For folks who lack the Wikipedias, Oil! was published in 1926-1927 and today is perhaps more famous for controversy surrounding a rather chaste sex scene which got the book banned in some cities than its plot or its message. The book loosely follows the life of Bunny Arnold who is the son of an increasingly wealthy oilman in California. It is set against the backdrop of the early-20th century oil boom in Southern California and the corruption, exploitation, radicalism, and glamour of early 20th century America. Over the course of the book Bunny grows up and become more and more “woke” through his interaction with workers in the California oil fields, his university education, and his friendship with Paul Watkins, a labor organizer and eventual communist. Despite Bunny’s wealth, he becomes a radical social justice warrior who by the end of the book dedicates his life and what’s left of his father’s fortune to the founding of a socialist labor college.
The charm of the book largely comes from the characters that conform to the rigid stereotypes. The corrupt businessmen are rabidly corrupt; the beautiful actresses are extraordinarily beautiful; the pious and idealistic communists, socialists, and labor union organizers are delightfully rigorous. Even when Sinclair draws on real characters he manages to preserve a sense of satire which is nowhere more visible as in his thinly veiled depiction of “Sister Amee” in the character of hypocritical evangelist Eli Watkins. A gently fictionalized reference to the Teapot Dome scandal offers another historical anchor for the novel.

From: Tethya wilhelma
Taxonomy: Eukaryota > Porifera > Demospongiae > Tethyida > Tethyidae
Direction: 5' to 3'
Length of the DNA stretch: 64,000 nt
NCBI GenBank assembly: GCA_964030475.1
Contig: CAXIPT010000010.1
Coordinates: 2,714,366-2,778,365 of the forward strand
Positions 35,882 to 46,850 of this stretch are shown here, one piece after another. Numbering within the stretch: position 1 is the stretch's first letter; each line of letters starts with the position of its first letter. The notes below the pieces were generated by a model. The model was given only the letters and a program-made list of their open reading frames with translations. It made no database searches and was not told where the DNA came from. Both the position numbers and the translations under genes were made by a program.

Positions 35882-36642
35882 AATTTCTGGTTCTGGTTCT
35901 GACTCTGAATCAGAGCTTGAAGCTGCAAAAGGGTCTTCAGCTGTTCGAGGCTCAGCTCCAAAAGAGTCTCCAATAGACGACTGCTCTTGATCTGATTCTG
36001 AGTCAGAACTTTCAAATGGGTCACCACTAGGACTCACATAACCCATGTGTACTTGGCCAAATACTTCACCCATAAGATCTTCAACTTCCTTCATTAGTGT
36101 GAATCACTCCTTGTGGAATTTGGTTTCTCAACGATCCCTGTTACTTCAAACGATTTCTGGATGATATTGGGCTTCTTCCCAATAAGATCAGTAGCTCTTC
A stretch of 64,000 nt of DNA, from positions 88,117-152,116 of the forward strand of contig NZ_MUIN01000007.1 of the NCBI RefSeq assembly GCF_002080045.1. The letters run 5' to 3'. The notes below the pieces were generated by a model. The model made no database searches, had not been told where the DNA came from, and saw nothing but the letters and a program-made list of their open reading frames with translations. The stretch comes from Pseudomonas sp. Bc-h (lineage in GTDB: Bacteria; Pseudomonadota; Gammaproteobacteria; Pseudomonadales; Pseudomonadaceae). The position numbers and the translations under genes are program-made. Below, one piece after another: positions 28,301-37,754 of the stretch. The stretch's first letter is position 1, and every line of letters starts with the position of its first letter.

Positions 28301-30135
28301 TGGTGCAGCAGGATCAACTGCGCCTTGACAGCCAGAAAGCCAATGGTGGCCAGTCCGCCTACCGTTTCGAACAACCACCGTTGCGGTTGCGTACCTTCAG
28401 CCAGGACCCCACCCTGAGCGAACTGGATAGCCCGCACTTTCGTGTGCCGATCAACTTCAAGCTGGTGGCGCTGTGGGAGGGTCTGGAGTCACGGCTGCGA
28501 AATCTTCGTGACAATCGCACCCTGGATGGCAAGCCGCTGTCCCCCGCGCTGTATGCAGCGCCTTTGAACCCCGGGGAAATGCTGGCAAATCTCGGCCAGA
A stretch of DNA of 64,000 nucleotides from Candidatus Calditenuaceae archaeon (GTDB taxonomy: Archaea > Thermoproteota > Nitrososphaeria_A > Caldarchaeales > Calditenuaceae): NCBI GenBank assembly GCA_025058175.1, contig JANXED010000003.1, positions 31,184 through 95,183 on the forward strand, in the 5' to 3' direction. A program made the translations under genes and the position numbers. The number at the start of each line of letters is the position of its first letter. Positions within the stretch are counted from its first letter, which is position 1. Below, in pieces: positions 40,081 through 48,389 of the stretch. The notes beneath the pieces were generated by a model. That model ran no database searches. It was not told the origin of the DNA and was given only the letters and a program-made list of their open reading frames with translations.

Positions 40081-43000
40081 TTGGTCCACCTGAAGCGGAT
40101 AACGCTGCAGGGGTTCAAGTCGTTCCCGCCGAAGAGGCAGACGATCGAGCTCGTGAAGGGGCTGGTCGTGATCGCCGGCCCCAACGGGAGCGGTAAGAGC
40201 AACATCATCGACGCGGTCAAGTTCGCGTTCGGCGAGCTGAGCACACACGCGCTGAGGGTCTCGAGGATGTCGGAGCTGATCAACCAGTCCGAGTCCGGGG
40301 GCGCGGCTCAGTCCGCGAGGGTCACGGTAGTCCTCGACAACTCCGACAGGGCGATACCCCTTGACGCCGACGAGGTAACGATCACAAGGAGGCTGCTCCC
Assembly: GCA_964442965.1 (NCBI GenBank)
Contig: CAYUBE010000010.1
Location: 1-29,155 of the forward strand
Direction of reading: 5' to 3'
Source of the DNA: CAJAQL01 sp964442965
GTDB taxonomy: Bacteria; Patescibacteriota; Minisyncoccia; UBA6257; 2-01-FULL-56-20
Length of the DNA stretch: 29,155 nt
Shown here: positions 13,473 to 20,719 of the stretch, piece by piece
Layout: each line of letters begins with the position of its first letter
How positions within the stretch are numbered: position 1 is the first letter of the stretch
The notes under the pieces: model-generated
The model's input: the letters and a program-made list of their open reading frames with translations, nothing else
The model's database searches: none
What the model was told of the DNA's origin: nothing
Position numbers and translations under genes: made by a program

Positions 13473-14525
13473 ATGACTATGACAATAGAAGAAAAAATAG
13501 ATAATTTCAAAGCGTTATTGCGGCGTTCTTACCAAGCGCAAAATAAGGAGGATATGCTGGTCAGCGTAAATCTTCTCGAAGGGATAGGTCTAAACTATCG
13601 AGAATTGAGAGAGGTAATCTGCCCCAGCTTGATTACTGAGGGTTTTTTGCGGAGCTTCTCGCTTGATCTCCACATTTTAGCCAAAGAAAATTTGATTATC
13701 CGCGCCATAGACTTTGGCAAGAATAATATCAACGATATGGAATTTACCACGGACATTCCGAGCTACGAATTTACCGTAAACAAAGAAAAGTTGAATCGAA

Sinclair’s satirical novel leans upon these stereotypes as a way to critique both capitalists and radicals alike. Yellow Earth is its sequel. Like Oil!, Yellow Earth similarly relies on a cast of stereotypical characters whose interactions are anchored loosing in a muder-for-hire scandal surrounding Tex Hall, one time chairman of the Three Affiliated Tribes in North Dakota’s Bakken Oil patch who encouraged oil development on reservation lands. In fact, on my first read, I was not a little offended by Sayles’s cartoonish depictions of Native Americans, Bakken oil workers, opportunistic grifters and the like.
A series of oblique references to Sinclair’s Oil! however makes Sayles intent clear. Bunny Skiles, for example, is the scheming con-man Brent Skiles’s wife. At the end of the novel she boards a train headed for Southern California to meet with a lawyer not only to arrange for a divorce from the steroid-raging Skiles, but also to secure her share of his is assets. Undoubtedly this lawyer is the same individual who represented the Arnold family after the death of the patriarch at the end of Oil! Other references abound. Brent Skiles, for example, is clearly a reference to the shadowy Ben Skutt who in Oil! who helped the oil companies break strikes by infiltrating unions, inciting violence, and, at one point, pretending to be a communist in order to have the unions declared illegal. Similarly the real estate agent J.C. Hardacre in Oil! Reappears as the petroleum geologist Randy Hardacre in Yellow Earth. In one of the more painful efforts to connect the two books, the exotic dancer with a good heart Jewelle alludes to the Jewish radical Rachel Menzies who Bunny marries toward the end of Oil! The characters do not map neatly onto one another, of course, but enough cross references exist to make clear that two books are in dialogue with one another.